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Furthermore, it is recommended that local municipalities and governments manage vegetation in public parks, green-belts, and around public buildings as ‘demonstration sites’ to model and promote low-risk landscaping alternatives to local residents. 3. Further study of the Fort McMurray wildland/urban interface fire disaster The present investigation raised additional questions and identified the potential for learning other beneficial lessons from the Fort McMurray wildland/urban interface disaster. Therefore, it is recommended that: • Research opportunities be provided for experts in social science and the human dimensions of wildland fire to conduct research assessing the state of knowledge of Fort McMurray residents about wildfire risks in urban areas and recommended FireSmart risk mitigations, levels of risk mitigation implemented prior to the fire, and attitudes towards these subjects prior to and following the disaster. • Logistical regression techniques be applied to data collected during the present study to statistically determine the contribution of individual hazard factors to the overall hazard rating of homes and to the probability of loss or survival of homes. • A wider scale spatial analysis be conducted to identify and correlate patterns of home survival and destruction with detailed information regarding behavior of the wildfire, attributes of adjacent wildland fuels, the location of homes in relation to topography and each other, known FireSmart hazard ratings, specific arrival times of the fire front at the perimeter of neighbourhoods, and known or estimated times of structural ignitions. This analysis may reveal more about the wildland/urban interface disaster sequence as it evolved at Fort McMurray, and nuanced tactics for interrupting it in the boreal region. • Potential correlations between the age of homes, ages of combustible home attachments (e.g. deck, patio, porch, balcony, fences) and home survival or destruction be further explored. • Possible correlations between home loss or survival and lot size, distance between adjacent homes, numbers of outbuildings on properties, overlap of Priority Zones on adjoining lots, and the number and location of adjacent homes that survived or were destroyed be investigated using existing aerial photographic information. 4. ‘Fire Pathways’ for better communicating wildfire risk and mitigations The novel ‘fire pathway’ approach for more effectively communicating wildfire risks, mechanisms of spread of fire towards homes, and the logic of wildfire risk mitigations was described in Section 6. It is recommended that a project be mounted to refine, deploy, and manage the prototype ‘fire pathway illustration’ system so that this communication tool can be standardized, professionally produced, and made available across Canada and the United States as ‘free-ware’ to all government agencies, organizations, and other sponsors of wildland/urban interface education and risk reduction. 5. FireSmart Hazard Assessment System Because it is possible that the current FireSmart hazard assessment system may be placing an inordinate amount of weight on vegetation/fuel in Priority Zone 3 (i.e. the area from 30m to 100m-plus from homes), it is recommended that more study be directed towards this issue and that the hazard assessment system be reviewed and revised accordingly.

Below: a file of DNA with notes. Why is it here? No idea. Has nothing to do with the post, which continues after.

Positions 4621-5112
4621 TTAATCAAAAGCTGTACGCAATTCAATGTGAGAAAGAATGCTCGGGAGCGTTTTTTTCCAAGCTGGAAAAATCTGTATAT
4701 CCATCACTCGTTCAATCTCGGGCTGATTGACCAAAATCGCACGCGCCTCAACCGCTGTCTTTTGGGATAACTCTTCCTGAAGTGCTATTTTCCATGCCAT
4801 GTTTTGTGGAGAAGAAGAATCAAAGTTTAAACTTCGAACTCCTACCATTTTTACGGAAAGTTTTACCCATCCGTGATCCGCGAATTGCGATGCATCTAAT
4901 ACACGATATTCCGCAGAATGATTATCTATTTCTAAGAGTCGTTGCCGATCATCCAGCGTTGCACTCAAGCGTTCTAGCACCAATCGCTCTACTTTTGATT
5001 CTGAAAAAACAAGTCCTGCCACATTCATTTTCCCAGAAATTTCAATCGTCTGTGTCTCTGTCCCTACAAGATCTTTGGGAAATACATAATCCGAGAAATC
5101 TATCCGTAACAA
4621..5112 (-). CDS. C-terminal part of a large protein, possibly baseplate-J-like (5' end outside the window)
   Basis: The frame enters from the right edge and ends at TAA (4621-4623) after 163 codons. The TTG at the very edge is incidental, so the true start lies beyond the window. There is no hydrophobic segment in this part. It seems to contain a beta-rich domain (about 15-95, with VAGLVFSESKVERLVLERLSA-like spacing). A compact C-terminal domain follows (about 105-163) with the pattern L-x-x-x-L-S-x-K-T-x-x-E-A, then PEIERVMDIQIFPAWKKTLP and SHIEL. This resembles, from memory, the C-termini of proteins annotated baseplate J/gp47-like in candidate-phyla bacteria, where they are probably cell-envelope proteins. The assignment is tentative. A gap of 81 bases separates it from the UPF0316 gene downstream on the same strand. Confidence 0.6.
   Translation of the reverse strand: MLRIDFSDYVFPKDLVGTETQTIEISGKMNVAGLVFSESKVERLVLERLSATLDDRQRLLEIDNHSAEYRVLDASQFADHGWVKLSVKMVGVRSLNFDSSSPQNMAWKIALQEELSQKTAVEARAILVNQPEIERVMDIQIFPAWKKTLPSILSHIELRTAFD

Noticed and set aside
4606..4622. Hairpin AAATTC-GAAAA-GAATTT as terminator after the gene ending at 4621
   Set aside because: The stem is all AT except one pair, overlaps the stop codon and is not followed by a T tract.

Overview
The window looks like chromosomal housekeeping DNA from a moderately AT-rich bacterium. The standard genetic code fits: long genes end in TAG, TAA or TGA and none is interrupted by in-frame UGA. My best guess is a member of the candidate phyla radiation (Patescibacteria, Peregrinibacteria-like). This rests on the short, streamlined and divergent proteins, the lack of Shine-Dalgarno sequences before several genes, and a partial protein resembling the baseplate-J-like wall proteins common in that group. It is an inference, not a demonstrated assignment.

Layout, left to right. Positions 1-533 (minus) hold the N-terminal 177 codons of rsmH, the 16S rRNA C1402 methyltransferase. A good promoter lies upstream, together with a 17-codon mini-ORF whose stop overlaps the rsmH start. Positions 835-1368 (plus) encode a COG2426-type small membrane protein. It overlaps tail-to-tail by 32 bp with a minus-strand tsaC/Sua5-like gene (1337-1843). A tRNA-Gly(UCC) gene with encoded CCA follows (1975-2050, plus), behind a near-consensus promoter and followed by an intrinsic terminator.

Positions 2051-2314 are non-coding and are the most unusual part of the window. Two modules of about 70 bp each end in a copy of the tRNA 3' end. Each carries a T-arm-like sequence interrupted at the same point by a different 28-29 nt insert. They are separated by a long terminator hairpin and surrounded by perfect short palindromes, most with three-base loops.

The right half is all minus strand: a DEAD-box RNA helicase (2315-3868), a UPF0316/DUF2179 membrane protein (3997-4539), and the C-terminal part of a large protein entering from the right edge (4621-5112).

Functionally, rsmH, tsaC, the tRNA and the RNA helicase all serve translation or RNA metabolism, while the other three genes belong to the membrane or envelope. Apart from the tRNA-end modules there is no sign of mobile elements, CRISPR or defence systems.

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More generally, it is recommended that an expert panel be convened to assess, update, and upgrade the current (2003) FireSmart hazard assessment system while retaining its original quantitative format, in order to incorporate new knowledge pertaining to: 1. The threat of ember ignitions and most recent knowledge of structural ignition mechanisms. 2. Critical clearances with regards to Priority Zone designations. 3. Flammability of exterior walls and building materials. 4. All aspects of vegetation flammability (e.g. ignitibility, combustibility, sustainability, consumability). 5. Hazards posed by the use of combustible ground cover (i.e. wood chips and bark mulch). 6. Risk posed by ‘Achilles’ heel’ hazards within the home ignition zone. 6. Investigation of future wildland/urban interface disasters This investigation resulted in important observations regarding home survival and destruction, and improved insights into reducing the vulnerability of homes to ignition. In order to increase the effectiveness of future investigations it is recommended that a formal wildland/urban interface ‘Disaster Analysis Team’ be identified by April 2017, resourced, tasked to prepare investigative methods in advance, and readied for immediate deployment in the event that an authority having jurisdiction declares potential for a wildland/urban interface fire disaster anywhere in Canada. The Disaster Analysis Team should consist of 5 – 7 individuals with diverse expertise and experience spanning the disciplines of wildland fire behavior, structural ignition, WUI risk mitigation disciplines, data collection and analysis, and geographic information system technology. 7. Land Use planning, regulations, and building codes It is believed that changes in land use planning, regulations, and building codes could help promote conditions on adjacent parcels of land that contribute to lowered potential for wildland/urban interface disasters – in some jurisdictions. It is therefore recommended that Provincial and Municipal governments that administer lands within the wildland/urban interface29 consider: • Adjustments to land use planning and building development policy such that residential lot sizes are increased, amenities are arranged, and the amount of unoccupied ‘open’ space within new subdivisions is enhanced in order to reduce the potential for structure-to-structure fire spread, and to increase the ability for residents to appropriately manage their respective home ignition zones for low hazard rating. • Enacting regulations to provide homeowners who have complied with recommended FireSmart guidelines on their own property but are placed at risk by wildfire hazards located on adjacent properties but within their Priority Zone 1 with some corrective recourse.